Author: Alicia Cerra Waters

My mother came home from work that night with the corners of her mouth turned towards her chin. She took off her yellow fluorescent vest and hardhat, which was scarred with dirt and the colorless remains of the unionist sticker she’d scratched off, and put them on a kitchen chair. She held her hands under the sink and the water ran black.
I was lying on the living room floor in my pajamas. The TV was on the reality channel, and they were doing a special on lewd messages sent between bots and unsuspecting humans on Instabook. I watched her, waiting for the lecture. She always got mad when I used VR because it cost us double the bitcoin of standard res, but that day she barely noticed. A miniature, digital man was gesticulating wildly in the middle of our living room, saying, “Don’t do it, dude! Don’t do it!” The box of Syrupy Corn Pebbles was empty and golden crumbs from the plastic bag were ground into the carpet at my side. She didn’t seem to see any of it as she sat down at the table with a bottle of beer in one hand and the whiskey in the other.
“There was no school today,” I said. “The education center had a staffing shortage again, so they canceled classes.”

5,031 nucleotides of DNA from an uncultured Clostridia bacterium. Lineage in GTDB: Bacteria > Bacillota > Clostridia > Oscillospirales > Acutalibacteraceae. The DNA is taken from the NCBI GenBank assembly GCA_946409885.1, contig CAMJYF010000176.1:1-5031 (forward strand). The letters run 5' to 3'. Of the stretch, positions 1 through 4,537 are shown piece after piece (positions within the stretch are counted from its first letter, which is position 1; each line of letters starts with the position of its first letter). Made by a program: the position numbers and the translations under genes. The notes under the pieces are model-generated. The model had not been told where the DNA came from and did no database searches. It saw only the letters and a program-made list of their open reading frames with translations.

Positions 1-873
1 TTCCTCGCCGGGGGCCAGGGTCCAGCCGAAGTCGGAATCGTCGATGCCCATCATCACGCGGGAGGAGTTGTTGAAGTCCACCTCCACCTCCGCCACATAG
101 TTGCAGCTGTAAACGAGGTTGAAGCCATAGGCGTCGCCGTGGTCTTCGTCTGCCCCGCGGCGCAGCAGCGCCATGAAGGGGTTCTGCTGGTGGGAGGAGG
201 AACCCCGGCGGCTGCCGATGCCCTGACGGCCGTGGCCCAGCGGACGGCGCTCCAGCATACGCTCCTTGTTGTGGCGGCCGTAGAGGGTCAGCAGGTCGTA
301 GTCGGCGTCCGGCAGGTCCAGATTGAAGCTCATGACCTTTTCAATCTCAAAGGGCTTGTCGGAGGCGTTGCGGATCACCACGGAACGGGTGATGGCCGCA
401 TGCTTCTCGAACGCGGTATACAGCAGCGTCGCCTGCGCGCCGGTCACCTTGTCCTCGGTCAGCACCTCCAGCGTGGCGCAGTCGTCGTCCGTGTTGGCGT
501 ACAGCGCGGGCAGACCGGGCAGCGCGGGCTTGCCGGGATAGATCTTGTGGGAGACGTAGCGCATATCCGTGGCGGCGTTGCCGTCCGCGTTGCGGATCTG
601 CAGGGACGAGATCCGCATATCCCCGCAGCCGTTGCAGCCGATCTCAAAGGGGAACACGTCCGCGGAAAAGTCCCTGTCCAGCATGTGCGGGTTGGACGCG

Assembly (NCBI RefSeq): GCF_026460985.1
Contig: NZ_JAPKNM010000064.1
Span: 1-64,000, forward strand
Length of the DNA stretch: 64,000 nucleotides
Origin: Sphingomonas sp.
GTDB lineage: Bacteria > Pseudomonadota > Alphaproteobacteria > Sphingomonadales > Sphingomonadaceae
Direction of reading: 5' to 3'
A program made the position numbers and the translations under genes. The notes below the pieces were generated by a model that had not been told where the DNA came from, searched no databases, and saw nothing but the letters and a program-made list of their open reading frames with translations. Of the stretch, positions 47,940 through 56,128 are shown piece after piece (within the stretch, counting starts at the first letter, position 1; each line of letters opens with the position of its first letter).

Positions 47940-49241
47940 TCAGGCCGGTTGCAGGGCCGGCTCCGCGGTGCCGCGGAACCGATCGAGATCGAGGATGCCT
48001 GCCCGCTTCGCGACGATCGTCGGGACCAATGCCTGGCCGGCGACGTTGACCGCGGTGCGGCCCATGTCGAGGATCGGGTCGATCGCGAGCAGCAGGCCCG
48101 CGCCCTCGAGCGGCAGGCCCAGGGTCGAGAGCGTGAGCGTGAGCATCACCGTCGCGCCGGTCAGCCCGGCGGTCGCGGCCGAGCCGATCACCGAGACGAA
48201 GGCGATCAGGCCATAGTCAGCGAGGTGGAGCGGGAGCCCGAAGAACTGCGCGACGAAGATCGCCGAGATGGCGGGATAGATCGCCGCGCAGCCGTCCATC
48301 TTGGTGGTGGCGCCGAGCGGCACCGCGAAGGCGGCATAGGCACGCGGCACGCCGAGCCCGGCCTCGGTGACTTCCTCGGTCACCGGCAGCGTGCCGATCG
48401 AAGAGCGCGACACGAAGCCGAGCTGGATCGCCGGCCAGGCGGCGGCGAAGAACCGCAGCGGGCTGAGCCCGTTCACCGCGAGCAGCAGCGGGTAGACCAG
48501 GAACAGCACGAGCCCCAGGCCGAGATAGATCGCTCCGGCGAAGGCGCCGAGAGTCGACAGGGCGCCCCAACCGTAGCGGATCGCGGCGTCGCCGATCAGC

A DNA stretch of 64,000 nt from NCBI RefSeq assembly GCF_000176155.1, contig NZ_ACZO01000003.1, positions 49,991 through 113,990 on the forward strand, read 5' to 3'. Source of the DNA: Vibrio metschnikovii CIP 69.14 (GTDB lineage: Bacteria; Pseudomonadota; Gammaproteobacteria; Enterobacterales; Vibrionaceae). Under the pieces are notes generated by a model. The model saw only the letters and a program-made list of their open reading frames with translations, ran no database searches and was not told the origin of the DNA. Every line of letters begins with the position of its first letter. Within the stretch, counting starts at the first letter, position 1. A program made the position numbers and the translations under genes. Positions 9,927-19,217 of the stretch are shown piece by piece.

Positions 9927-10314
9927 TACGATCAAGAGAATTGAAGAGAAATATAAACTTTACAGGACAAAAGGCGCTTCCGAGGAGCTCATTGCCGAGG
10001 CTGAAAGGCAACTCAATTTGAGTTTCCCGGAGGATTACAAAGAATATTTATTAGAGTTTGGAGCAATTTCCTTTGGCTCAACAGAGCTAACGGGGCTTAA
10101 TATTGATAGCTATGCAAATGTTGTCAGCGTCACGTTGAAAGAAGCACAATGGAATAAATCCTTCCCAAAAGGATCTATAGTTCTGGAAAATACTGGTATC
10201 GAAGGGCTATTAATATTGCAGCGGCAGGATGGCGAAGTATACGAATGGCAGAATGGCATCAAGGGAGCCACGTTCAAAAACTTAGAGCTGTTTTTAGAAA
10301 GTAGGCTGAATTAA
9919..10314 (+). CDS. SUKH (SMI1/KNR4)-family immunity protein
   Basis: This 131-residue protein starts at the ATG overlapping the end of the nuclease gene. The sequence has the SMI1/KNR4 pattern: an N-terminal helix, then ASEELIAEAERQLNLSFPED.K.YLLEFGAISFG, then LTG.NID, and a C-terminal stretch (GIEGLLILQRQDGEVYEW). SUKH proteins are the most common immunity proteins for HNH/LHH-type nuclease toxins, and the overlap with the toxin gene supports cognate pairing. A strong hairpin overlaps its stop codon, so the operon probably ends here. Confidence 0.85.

She made a noise in the back of her throat and used the lip of the kitchen table to pop open her beer.
“How was work?”
“We’re building another delinquent processing center,” she said. “Open the curtains.”
I went to the window and looked down the twenty stories to the ground. Where we lived used to be beautiful, at least that’s what my mother said. There used to be museums and parks in the city, which had turned into abandoned buildings and overgrown lots before I was old enough to see any of them.
Outside, the nearest overgrown lot was now a pit with rolls of barbed wire piled almost as high as the tenth floor of our building. I saw a banner with the name of my mother’s construction company affixed to a chain link fence surrounding the area.
“We have a contract to build three more of these things in this county alone. So you can keep the VR on as much as you want. We can afford it.”
“Does that mean we have enough money for me to go to a private education center? I know some kids who go to one, and they say their teachers almost never get disappeared.”
My mother put down her beer. “Who told you that teachers are getting disappeared?”
I shrugged. “It’s obvious. Everyone at school knows that’s where they went.”
She took a deep breath and stood. She unplugged the TV and took the battery out of both of our phones. Her eyes were drilling holes into me when she spoke. “Don’t you see what’s outside? Shut your mouth.”
She kept drinking, and the light shifted so that our apartment was an eerie blue. I got up and put a cup of instant dinner in the microwave and watched the cardboard box spin under the yellow light. “When do they get to come out?” I said. “The thought criminals.”
“When that empty pit across the street looks like a garden again.”
“They didn’t do anything,” I said. “How could this happen?”
“It’s happened hundred times before. Your teachers would have told you about it, but most of them are disappeared.”